# Applied Studies (APST) 240

## Introduction to Structures (Revision 1)

Revision 1 is closed for registrations, see current revision

Delivery Mode: Individualized study online

APST 240: Introduction to Structures is intended for students enrolled in the BSc (Architecture) program at the RAIC Centre for Architecture at Athabasca University. For those students interested in pursuing a career as a registered architect, this course also contributes to the RAIC Syllabus Diploma.

Credits: 3

Area of Study: Applied Studies

Prerequisite: Basic trigonometry and algebra is recommended

Centre: RAIC Centre for Architecture

Faculty: Faculty of Science & Technology

This course is not available for challenge.

Credit may be transferred for previous work considered equivalent.

## Overview

APST 240: Introduction to Structures introduces theories of statics and the strengths of various construction materials. Qualitative and quantitative analyses demonstrate the reaction of building elements to external forces and are instrumental in determining the design of structural members and assemblies. Throughout this course the relationships between architectural design and structural design in the generation of expressive form is discussed.

APST 240 focuses on the most common building materials now in use: steel, timber, and concrete.

## Course Outline

PART 1 Statics

• Unit 1 An Overview of Structures
• Unit 2 The Science of Bodies that Remain in Equilibrium
• Unit 3 Force Systems
• Unit 4 Introduction to Structural System Analysis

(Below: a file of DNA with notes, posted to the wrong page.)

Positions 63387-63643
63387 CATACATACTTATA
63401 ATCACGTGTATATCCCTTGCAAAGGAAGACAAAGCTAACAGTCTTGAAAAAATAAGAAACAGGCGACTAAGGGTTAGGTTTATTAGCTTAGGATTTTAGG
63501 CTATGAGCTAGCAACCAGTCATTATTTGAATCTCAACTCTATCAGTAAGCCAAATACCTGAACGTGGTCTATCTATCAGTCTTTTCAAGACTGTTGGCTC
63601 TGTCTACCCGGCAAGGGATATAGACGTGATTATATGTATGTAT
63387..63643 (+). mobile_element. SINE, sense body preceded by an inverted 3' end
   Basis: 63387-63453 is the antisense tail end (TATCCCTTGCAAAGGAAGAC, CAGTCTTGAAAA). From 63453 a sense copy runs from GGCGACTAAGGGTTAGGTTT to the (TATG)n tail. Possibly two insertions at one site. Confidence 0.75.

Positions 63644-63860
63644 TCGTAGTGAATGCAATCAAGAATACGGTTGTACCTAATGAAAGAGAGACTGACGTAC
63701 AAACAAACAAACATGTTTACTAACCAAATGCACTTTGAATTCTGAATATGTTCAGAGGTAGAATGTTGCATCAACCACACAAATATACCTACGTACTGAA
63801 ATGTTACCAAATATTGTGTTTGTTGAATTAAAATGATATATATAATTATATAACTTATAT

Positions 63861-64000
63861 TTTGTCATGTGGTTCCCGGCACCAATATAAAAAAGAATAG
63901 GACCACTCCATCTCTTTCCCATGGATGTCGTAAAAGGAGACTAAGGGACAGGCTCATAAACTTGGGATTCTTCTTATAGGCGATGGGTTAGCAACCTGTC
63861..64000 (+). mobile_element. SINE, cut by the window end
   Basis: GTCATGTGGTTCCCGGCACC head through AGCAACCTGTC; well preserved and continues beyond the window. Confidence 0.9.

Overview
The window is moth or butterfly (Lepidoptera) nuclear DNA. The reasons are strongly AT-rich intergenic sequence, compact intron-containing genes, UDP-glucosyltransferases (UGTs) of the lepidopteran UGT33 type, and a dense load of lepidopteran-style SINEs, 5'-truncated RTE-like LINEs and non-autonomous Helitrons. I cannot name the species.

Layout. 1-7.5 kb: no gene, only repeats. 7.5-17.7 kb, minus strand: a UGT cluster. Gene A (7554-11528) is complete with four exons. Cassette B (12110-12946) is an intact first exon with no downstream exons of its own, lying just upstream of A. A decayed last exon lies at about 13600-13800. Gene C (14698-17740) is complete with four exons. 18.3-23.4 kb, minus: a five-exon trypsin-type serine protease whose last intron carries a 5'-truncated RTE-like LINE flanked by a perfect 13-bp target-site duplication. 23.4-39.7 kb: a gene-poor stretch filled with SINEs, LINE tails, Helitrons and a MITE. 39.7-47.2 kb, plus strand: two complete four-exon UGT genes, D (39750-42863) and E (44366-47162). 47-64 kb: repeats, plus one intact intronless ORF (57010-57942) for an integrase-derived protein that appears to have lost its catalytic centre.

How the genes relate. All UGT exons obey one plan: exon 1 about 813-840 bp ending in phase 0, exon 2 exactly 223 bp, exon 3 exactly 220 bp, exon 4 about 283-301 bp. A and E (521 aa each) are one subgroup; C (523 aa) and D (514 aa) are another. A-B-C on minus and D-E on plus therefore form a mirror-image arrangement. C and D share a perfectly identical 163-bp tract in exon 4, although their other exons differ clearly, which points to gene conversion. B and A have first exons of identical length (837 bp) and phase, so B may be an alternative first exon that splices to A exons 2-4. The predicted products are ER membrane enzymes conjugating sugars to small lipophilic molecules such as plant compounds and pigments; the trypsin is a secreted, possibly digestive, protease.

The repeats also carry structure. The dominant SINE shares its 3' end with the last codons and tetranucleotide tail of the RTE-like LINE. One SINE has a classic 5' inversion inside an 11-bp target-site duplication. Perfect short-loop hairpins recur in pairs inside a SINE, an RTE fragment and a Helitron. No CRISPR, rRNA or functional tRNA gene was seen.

Part 2 Characteristics of Materials

• Unit 6 Stress, Strain, and Properties of Materials

Part 3 Analysis and Design Of Structural Members

• Unit 7 Shear, Bending, and Moment Forces in Simple Beams
• Unit 8 Flexure and Shearing Stresses
• Unit 9 Deflection and Indeterminate Beams
• Unit 11 Column Analysis and Design
• Unit 12 Trusses: Determinate Systems Analysis

## Learning Outcomes

After completing this course, you should be able to:

1. Illustrate the reactions of typical structural building components when forces are applied.
2. Calculate the forces acting on, and reactions to, determinant structural systems and assemblies.
3. Analyze load distributions in structural assemblies.
4. Design structural members based on the analysis of loading, internal stress, and the strength of materials.
5. Relate the expressive potential of structural components and systems to architectural design.

## Evaluation

Your work in this course will be evaluated based on 3 assignments and the final examination. However, assignment 3 is broken into three parts that is to be submitted separately with each part weighted 10% of the final grade.

The final examination will cover the entire course and is worth 40% of your final grade. The minimum passing mark for the final exam is 50%.

A final course grade of 67% or higher is required to pass the course.

Grading information is summarized in the table below.

Assignment Units Covered Portion of Total Grade
Assignment 1 1-4 20%
Assignment 2 5-6 10%
Assignment 3
Assignment 3a 7-8 10%
Assignment 3b 9-10 10%
Assignment 3c 11-12 10%
Final Exam all 40%

Note: Students who wish to be certified by the Canadian Architectural Certification Board must achieve and maintain a final grade point average of 2.3 or greater.

## Course Materials

### Textbooks

Shaeffer, R.E. (2007.) Elementary Structures for Architects and Builders, 5th ed. New Jersey: Pearson Prentice Hall.